Brent crude oil has breached the $60 per barrel mark, reaching its highest level since July 2015 on the back of expectations that the consortium of producers led by OPEC will extend the production cut currently in-place.
The international benchmark for oil prices was trading at $60.73 per barrel at one point, representing an increase of 0.15% over their last settlement, while the US West Texas Intermediate (WTI) crude futures rose by 0.2% to trade at $54.01 per barrel, Reuters reported.
However, growing exports from Iraq ensured the prices remained under control.
ANZ bank was quoted by the news agency as saying: “With strong compliance to OPEC’s production curbs already supporting prices, comments from the Saudi Arabian Crown Prince that suggested the production cut agreement should be extended added to gains.”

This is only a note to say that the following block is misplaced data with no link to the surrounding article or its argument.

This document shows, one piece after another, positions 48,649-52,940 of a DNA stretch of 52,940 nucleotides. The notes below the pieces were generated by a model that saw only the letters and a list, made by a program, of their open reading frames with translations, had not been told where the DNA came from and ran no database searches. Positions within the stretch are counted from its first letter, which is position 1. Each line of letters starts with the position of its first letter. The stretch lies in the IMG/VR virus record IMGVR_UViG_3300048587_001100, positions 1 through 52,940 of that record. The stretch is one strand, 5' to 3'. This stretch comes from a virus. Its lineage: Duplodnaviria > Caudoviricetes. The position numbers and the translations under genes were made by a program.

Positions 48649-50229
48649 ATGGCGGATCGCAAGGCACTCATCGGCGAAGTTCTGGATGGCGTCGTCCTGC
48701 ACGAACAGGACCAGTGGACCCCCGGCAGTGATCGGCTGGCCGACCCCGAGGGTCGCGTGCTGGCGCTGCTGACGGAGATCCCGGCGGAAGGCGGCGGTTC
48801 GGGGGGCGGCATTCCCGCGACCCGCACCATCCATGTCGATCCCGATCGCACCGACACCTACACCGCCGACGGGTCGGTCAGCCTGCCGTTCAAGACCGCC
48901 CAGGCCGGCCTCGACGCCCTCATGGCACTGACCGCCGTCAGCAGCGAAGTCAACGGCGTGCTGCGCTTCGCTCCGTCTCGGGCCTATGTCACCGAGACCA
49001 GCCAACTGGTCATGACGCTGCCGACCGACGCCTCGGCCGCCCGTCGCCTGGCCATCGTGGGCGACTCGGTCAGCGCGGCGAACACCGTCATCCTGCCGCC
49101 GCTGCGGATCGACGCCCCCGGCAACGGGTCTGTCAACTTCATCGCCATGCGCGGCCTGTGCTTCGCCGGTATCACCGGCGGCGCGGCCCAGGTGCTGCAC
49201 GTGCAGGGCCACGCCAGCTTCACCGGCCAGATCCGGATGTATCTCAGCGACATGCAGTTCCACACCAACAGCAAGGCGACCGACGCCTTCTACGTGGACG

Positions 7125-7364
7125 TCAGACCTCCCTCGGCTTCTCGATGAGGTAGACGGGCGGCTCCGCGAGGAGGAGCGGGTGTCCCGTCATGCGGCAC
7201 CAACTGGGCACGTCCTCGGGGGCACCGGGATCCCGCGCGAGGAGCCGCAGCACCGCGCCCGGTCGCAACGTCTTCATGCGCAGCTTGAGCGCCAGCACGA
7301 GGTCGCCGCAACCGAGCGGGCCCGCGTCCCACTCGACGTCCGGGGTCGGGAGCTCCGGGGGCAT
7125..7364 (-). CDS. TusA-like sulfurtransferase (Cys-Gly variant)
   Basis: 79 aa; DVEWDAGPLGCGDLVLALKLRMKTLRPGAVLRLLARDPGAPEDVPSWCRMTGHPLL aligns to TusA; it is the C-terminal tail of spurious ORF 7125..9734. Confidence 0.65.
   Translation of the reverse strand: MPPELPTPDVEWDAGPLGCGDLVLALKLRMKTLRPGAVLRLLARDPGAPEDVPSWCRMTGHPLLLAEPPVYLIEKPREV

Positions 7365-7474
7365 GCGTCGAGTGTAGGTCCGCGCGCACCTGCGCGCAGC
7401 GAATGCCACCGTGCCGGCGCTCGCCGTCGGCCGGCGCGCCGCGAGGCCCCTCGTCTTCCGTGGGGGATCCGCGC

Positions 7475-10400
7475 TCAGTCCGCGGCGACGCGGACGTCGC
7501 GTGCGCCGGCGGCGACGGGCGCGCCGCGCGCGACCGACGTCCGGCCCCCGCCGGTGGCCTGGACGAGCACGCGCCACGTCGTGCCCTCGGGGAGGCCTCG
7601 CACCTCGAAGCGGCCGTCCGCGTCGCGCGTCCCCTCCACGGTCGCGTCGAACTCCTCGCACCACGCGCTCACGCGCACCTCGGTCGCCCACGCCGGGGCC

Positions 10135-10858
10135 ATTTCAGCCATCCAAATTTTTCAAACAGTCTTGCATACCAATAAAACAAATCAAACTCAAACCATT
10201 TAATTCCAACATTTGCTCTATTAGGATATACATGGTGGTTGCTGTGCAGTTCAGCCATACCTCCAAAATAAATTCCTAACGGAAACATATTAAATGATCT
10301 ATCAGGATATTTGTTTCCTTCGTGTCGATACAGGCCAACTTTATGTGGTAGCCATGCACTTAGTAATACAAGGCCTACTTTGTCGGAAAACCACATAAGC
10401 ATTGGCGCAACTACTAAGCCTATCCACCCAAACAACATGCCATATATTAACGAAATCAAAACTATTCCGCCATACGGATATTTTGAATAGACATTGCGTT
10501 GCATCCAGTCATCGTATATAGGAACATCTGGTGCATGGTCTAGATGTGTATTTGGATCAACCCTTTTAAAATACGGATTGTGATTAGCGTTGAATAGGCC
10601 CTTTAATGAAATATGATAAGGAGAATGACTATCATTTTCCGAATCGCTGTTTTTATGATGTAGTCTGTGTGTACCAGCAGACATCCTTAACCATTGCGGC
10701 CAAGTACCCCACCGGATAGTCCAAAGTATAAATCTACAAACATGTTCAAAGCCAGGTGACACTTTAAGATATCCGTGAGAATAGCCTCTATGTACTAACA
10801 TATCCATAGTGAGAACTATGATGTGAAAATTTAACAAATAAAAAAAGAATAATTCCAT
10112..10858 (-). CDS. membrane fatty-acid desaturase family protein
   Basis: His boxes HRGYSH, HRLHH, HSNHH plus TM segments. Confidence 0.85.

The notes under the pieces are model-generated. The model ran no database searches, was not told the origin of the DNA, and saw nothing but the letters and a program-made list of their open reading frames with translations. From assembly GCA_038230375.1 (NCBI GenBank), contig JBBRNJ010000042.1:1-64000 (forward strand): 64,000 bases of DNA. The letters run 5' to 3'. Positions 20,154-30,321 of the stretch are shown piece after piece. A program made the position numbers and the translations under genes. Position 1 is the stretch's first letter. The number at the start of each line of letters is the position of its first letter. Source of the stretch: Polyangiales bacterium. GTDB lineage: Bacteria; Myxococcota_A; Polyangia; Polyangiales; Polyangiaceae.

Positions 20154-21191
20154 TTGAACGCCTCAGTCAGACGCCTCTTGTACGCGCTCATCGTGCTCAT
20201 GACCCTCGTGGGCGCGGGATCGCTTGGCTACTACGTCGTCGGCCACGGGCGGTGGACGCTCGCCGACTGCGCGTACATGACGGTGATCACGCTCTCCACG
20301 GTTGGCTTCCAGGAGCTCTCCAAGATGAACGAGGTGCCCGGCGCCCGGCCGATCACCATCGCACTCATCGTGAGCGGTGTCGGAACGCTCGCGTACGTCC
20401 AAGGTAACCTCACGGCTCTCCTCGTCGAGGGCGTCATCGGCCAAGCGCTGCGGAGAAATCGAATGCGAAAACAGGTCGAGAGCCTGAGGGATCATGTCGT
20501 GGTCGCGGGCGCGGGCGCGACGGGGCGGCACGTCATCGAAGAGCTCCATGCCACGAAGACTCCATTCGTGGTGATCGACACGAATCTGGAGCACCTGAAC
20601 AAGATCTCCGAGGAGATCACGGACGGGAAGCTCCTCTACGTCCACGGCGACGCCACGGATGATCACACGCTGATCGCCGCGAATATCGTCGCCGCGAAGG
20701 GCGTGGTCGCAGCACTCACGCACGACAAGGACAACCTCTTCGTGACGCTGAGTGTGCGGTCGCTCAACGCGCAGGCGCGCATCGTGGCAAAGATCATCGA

Earlier this year, the OPEC and other producers including Russia agreed to cut oil production by about 1.8 million barrels per day (bpd).
The agreement runs until March next year and is expected to be extended, with Saudi Arabia and Russia putting their weight behind the proposal to secure a further extension.
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A decision on this is scheduled to be taken at OPEC’s headquarters in Vienna, Austria, next month.
The export capacity from Iraq’s southern ports increased by 900,000bpd to 4.6 million bpd, preventing further increase in Brent prices.
US production is said to have gone up by nearly 13% since mid-last year, leading to a WTI discount of $6.50 per barrel against Brent.